Haemodynamic monitoring


The aim of monitoring haemodynamics is to avoid tissue hypoperfusion which leads to Multi Organ Dysfunction Syndrome (MODS).
Tissue hypoperfusion results from
global, regional and microcirculatory failure.
Haemodynamic monitoring can assess each of these.
Early monitoring and prompt action has been shown to reduce mortality in septic shock. (Early goal directed therapy)

Haemodynamic monitoring helps decide which type of shock present so appropriate treatment can be given.

DO2 = CaO2 x CO

CO = SV x HR


DO2 = Oxygen delivery
CaO2 = Oxygen content of arterial blood
CO = Cardiac Output
SV = Stroke Volume
SVR = Systemic Vascular Resistance


Laboratory and basic
Monitoring devices

  • Non invasive, minimally invasive, invasive
  • Preload, contractility, afterload, lung water, global perfusion
  • Tissue perfusion
Non invasive


Important but neither particularly sensitive nor specific.

Basic monitoring
ECG, SpO2, ABP, lactate, U&Es

Arterial waveform

Peak pressure and pulse pressure increase as go distally down the arterial tree and the dicrotic notch moves lower (less compliance).

SV is derived from the area under the systolic part of the waveform.
Contractility from dP/dt (change in pressure / change in time - steepness of upward slope).
Vasoconstriction - shallow downward slope.
Vasodilatation - steep downward slope.
Hypovolaemia - low dicrotic notch, narrow waveform, respiratory variation.


A good marker of tissue hypoperfusion in the absence of liver disease.
More on


Shows the balance between global O2 supply and demand.

CO = VO2 / CaO2 - CvO2
CvO2 = CaO2 - VO2/CO
SvO2 = SaO2 - VO2 / CO
As SaO2 is usually near max and does not change rapidly
SvO2 VO2 / CO

Will go down if supply is reduced or demand is increased.
Surrogate marker of CO. But will fall if hypoxia, anaemia, increased metabolic rate.
Normally ScvO2 is lower than SvO2 as splancnic extraction is low (meaning IVC SvO2 is high). In critical illness, blood is diverted from the splancnic circulation while demand may be increased both of which lower IVC SvO2. Therefore ScvO2 is higher than SvO2 in critical illness.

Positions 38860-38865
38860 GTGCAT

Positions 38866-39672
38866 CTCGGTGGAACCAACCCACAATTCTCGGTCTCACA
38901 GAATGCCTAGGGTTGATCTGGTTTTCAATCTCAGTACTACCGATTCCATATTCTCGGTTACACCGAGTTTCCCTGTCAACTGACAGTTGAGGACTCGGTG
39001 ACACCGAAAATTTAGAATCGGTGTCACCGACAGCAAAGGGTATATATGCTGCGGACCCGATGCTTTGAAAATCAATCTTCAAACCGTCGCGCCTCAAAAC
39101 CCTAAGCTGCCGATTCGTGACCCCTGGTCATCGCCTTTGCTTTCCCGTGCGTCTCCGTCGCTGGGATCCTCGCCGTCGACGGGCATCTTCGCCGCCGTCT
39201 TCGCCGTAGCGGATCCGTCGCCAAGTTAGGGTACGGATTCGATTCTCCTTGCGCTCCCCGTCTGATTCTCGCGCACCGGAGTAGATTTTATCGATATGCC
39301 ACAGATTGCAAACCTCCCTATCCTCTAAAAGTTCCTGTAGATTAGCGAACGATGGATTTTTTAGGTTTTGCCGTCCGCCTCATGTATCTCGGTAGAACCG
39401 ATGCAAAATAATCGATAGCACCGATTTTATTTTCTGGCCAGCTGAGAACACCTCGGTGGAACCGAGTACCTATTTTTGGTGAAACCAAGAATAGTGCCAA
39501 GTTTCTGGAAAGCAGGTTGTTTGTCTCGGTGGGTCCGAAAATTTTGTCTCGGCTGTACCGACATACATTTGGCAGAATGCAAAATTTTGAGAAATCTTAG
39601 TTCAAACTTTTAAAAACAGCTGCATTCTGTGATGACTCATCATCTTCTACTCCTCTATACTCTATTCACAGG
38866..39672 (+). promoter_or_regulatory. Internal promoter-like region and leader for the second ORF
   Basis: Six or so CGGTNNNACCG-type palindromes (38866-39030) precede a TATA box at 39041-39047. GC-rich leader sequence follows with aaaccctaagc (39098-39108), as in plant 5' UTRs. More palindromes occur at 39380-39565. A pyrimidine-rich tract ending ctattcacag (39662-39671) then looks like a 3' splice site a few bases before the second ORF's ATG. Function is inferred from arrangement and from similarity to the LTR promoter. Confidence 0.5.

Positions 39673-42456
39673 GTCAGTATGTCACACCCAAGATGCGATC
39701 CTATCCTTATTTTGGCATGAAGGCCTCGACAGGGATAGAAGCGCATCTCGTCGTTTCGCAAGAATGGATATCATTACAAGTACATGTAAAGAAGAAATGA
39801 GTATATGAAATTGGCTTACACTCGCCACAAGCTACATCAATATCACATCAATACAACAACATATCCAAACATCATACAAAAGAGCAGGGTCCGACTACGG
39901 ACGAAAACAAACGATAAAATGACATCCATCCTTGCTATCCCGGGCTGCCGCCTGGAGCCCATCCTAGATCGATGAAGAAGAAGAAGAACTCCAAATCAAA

If CO is adequate, ScvO2 should be >70% in critically ill patients; SvO2 >65%.
ScvO2 vs SvO2 attracts some controversy. The 2 show reasonable correlation and the trend is useful.

Low SvO2 does not necessarily mean fluid, blood or dobutamine is needed:
People with chronic heart failure or anaemia will have low SvO2s without tissue hypoperfusion. They will not have much reserve however.
Exercise reduces SvO2 (most of the increased demand met by increased supply but extraction also increases).
Use common sense with SvO2 values. A low value may mean resus is needed but this may not be the best thing for the patient (eg fluid overload and myocardial strain).
A normal lactate is reassuring if SvO2 is low as it suggests CO is adequate for tissue perfusion.

Non invasive CO monitoring


Longitudinal function (MAPSE), EF, dP/dT and Tei index measure contractility.
Measurement of diameter and velocity profile of blood in same area (usually LVOT) means SV can be calculated.

Vol = area x length
Vol = area x velocity x time (as distance = s x t)

Area under speed / time graph is distance
So area of under doppler graph = stroke distance = velocity x time = VTI (velocity time integral)

Flow volume (SV) = SD (VTI) x CSA

CSA = π r
CSA = 0.785 x (diameter)2

ECHO is the monitor of choice in hypotension of unknown aetiology as it provides so much more information than other CO monitors (hypovolaemia, contractility, dilatation, all cardiac chambers, valve disease, tamponade, aortic dissection) and rapidly excludes a cardiac cause of shock. Valuable information for weaning failure too (diastolic function, severe regurg, v.poor LV). Drawbacks are that monitoring is not continuous, requires training and LVOT measurement prone to error.
For more detailed info see the
echocardiography section.

Minimally invasive CO monitoring

  • Pulse contour analysis (PiCCO, PULSECO/LiDCO, Vigileo/Flotrac)
  • Oesophageal Doppler
  • Fick principle (NICO)
Pulse contour analysis